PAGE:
Time to read: 3 min
US dollar: Neutral. We believe the US dollar is caught between two trends. Interest rate hikes and balance sheet reduction by the US Federal Reserve (Fed) have increased US dollar funding costs and tightened financial conditions, spurring the dollar rally. Uncertainty over trade policy has exacerbated the move. On the other hand, global growth has been strong and it appears that US economic activity, while buoyant, has peaked — a convergence that typically causes the US dollar to weaken.
Euro: Neutral. The euro/US dollar exchange rate breached a key support level of 1.15 in August, while risk aversion across emerging market currencies (sparked by Turkey) continued to spur the US dollar higher.1 The fundamental economic picture has improved in the euro area, but exogenous factors driving sentiment across currency markets are unpredictable, keeping us sidelined for now.
Renminbi: Neutral. The renminbi/US dollar exchange rate traded between 6.80 and 6.95 in August.2 In addition to the counter-cyclical adjustment factored into the daily fixing rate and the reserve requirement of 20% on foreign exchange forwards, the People’s Bank of China has banned interbank renminbi deposits and loans to the offshore market through free trade zones.3 This move likely led the exchange rate to quickly drop from 6.95 to 6.84.4 Capital controls for outflows remain tight, but financial opening, such as the inclusion of Chinese equities and onshore bonds in major global indexes, will probably further increase overseas demand for Chinese onshore assets and could help maintain stable capital flows. We expect the exchange rate to hover around 6.8 to 6.9 in the near term. However, positive headlines related to US-China trade negotiations could cause the exchange rate to trade below 6.80.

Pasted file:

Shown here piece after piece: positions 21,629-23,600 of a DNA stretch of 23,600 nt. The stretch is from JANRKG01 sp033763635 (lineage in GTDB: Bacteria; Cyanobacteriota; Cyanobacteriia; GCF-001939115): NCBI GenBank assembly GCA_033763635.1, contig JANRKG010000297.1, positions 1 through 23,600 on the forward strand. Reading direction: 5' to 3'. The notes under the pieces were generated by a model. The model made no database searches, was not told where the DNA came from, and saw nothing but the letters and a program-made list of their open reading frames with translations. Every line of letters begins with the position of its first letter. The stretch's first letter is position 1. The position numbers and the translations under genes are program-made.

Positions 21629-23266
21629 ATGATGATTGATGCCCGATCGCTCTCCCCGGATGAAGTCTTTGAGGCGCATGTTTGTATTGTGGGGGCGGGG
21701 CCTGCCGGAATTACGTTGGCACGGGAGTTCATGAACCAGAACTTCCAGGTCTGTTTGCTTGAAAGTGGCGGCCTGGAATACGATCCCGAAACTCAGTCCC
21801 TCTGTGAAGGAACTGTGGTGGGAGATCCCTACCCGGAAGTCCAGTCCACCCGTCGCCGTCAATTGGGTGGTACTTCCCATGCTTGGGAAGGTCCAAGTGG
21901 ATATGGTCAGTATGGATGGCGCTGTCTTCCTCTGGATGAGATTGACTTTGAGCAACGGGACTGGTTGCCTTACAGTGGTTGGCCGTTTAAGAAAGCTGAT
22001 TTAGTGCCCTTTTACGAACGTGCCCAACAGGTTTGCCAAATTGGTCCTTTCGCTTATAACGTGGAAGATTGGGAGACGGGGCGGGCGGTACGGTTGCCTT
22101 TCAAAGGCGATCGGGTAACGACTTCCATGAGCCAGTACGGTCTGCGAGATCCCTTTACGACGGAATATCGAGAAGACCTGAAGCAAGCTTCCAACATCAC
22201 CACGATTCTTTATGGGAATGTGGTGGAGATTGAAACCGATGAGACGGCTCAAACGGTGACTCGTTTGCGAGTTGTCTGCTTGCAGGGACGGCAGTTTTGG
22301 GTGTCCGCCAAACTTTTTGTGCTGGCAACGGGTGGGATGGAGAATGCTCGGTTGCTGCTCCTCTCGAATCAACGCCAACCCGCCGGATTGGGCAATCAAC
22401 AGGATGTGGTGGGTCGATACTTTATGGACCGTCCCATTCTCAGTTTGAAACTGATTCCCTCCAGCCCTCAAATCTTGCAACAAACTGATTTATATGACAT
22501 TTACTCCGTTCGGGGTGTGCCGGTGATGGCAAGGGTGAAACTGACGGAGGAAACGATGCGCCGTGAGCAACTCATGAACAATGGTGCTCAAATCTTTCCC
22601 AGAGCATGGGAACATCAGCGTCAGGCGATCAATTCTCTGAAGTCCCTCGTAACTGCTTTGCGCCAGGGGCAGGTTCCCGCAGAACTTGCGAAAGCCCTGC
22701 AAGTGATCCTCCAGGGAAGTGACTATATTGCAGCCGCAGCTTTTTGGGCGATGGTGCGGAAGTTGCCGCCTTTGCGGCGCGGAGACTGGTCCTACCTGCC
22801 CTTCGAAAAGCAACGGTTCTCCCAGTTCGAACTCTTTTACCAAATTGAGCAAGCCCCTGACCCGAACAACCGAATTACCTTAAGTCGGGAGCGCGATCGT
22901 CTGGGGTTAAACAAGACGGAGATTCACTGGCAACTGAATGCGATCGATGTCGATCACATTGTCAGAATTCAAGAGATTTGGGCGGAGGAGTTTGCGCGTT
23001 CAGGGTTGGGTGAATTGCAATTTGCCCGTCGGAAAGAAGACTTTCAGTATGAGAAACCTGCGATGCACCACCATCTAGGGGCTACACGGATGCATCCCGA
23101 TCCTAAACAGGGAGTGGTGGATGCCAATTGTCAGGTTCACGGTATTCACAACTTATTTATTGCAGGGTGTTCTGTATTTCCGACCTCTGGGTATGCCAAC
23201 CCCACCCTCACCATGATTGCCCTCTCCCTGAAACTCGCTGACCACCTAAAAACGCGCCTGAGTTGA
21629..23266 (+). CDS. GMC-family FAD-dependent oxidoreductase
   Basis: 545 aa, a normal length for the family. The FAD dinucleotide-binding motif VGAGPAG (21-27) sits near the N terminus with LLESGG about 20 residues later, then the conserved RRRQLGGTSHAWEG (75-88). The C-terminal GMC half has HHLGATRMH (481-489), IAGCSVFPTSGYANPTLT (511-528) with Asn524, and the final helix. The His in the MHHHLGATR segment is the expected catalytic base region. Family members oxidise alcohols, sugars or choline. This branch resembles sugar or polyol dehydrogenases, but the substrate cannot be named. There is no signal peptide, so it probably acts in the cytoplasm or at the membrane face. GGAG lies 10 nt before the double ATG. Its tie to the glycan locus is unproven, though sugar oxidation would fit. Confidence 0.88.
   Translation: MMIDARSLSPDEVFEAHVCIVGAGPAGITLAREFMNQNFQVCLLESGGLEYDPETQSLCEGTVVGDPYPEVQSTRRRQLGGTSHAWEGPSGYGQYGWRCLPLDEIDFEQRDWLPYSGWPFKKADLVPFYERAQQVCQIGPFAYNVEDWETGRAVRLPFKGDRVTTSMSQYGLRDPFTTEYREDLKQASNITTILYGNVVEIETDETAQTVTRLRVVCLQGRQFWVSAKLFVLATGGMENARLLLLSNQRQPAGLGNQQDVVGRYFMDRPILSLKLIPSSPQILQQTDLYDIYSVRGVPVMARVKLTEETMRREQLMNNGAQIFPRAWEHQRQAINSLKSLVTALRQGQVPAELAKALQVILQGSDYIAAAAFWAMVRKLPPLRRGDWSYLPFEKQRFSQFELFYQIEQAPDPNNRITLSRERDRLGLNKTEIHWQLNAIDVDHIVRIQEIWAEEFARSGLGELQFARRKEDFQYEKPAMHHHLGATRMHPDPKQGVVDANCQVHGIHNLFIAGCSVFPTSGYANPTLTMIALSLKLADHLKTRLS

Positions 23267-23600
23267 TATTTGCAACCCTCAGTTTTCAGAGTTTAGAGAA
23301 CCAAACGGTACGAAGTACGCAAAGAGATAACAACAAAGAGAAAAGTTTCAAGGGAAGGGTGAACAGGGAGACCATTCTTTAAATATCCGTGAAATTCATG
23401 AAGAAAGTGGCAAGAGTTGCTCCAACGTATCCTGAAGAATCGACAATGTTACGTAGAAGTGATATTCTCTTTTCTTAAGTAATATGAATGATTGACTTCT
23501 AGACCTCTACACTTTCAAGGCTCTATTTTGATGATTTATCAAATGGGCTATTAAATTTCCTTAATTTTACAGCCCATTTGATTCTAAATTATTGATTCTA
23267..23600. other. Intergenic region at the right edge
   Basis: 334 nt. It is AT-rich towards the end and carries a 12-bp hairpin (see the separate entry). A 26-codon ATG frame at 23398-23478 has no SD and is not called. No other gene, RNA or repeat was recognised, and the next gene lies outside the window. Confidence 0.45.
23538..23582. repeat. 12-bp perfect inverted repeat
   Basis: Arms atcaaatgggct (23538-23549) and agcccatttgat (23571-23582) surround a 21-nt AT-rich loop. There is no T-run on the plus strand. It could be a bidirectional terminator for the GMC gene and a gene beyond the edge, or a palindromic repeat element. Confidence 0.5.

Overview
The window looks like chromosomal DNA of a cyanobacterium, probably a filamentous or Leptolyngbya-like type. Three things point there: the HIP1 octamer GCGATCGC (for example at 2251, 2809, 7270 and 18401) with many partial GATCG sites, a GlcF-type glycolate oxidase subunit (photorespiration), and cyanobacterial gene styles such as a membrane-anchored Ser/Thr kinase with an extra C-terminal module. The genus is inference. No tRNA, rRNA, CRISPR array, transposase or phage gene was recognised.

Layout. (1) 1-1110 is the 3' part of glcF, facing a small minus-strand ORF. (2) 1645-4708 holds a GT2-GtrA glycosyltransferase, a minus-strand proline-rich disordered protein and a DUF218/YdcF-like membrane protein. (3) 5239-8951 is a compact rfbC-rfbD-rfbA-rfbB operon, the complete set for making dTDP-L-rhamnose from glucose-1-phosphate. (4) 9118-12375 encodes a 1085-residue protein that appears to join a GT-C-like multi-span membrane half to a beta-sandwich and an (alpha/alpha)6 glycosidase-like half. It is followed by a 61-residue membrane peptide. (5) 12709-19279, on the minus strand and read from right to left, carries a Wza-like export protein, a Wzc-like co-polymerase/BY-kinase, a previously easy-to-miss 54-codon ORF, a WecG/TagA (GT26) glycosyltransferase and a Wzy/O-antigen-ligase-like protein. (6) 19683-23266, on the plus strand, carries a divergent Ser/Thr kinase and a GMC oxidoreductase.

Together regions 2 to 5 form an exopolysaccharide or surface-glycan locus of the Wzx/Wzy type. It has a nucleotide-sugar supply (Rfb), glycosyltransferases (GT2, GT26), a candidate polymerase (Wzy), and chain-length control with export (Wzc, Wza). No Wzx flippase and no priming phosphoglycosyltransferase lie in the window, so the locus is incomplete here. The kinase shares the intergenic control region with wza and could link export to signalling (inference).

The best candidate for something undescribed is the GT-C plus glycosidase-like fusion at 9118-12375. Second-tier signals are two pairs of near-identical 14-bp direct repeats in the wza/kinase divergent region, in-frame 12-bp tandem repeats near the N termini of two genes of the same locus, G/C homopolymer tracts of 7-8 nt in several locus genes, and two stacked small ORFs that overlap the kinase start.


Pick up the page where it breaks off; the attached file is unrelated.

Japanese yen: Overweight. The yen has benefited from the recent spike in volatility and deteriorating risk sentiment caused by the Turkish asset selloff. The yen/US dollar exchange rate traded down from about 112 at the beginning of August to a low of 110.1 as the selloff in the Turkish lira peaked.5 Looking ahead, we believe that the Bank of Japan policy tweak (which increased the target for 10-year yields) will support the yen, and the current valuation looks attractive. However, the exception to our view is the potential for broader US dollar strength driven by Fed policy and reduced global risk appetite from continuing trade tensions. We believe the yen may be sidelined against the US dollar in this scenario but will likely outperform versus other currencies.
British pound sterling: Neutral. Sterling is likely to be driven by developments in Brexit discussions and expectations for UK interest rate hikes. We do not expect a breakthrough on Brexit anytime soon, but the Bank of England delivered a unanimous 0.25% rate hike to 0.75% in its August meeting as widely expected.6 It also revised its growth and inflation forecasts upwards. However, Governor Mark Carney signaled that policy tightening would remain gradual and the chance of a no-deal Brexit is “uncomfortably high.” After this statement, the sterling/US dollar exchange rate weakened below 1.30.7 Over the medium term, we continue to expect sterling to appreciate, but will need some positive developments from Brexit negotiations for this to materialize.